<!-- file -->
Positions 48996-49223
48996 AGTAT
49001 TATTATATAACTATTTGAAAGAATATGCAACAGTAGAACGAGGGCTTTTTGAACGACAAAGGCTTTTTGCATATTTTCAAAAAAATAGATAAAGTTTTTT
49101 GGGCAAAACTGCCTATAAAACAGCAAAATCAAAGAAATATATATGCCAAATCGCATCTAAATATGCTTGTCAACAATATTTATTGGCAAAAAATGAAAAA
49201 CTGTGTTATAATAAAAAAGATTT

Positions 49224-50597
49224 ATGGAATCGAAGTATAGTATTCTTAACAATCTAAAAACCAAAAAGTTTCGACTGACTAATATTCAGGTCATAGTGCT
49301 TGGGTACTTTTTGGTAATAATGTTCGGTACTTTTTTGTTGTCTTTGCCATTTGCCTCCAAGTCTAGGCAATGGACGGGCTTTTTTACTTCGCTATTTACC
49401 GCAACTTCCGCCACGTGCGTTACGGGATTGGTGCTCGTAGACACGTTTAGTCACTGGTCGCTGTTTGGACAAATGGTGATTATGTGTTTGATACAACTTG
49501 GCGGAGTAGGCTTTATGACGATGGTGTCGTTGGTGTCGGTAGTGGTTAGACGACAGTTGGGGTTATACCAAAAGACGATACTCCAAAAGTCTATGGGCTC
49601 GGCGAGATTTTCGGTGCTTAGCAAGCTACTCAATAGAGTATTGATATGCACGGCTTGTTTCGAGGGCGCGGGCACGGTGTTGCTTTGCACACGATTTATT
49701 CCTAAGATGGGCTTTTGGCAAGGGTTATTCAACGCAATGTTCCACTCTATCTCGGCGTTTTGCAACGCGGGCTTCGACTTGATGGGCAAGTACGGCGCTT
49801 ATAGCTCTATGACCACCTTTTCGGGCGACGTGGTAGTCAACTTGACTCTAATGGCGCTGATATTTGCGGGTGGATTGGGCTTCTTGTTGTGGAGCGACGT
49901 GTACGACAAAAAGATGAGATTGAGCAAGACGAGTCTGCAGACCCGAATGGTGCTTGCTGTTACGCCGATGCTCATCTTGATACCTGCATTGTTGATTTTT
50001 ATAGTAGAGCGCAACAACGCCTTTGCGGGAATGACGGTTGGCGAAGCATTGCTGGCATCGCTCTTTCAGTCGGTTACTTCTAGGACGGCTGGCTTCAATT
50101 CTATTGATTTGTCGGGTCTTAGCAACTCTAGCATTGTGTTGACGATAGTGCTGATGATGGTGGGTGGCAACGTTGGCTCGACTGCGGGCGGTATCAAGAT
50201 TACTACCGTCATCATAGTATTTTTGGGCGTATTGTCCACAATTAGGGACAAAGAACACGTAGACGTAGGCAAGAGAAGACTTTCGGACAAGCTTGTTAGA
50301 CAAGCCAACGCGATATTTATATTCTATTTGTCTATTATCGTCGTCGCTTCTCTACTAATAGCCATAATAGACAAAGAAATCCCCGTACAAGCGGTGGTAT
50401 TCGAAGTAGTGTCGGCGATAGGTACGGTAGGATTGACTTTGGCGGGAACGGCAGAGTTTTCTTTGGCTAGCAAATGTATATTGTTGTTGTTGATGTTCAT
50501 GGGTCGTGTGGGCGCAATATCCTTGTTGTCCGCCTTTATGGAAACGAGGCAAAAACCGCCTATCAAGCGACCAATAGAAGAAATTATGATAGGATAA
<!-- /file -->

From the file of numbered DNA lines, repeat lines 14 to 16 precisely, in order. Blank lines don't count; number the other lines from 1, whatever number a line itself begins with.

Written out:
49901 GTACGACAAAAAGATGAGATTGAGCAAGACGAGTCTGCAGACCCGAATGGTGCTTGCTGTTACGCCGATGCTCATCTTGATACCTGCATTGTTGATTTTT
50001 ATAGTAGAGCGCAACAACGCCTTTGCGGGAATGACGGTTGGCGAAGCATTGCTGGCATCGCTCTTTCAGTCGGTTACTTCTAGGACGGCTGGCTTCAATT
50101 CTATTGATTTGTCGGGTCTTAGCAACTCTAGCATTGTGTTGACGATAGTGCTGATGATGGTGGGTGGCAACGTTGGCTCGACTGCGGGCGGTATCAAGAT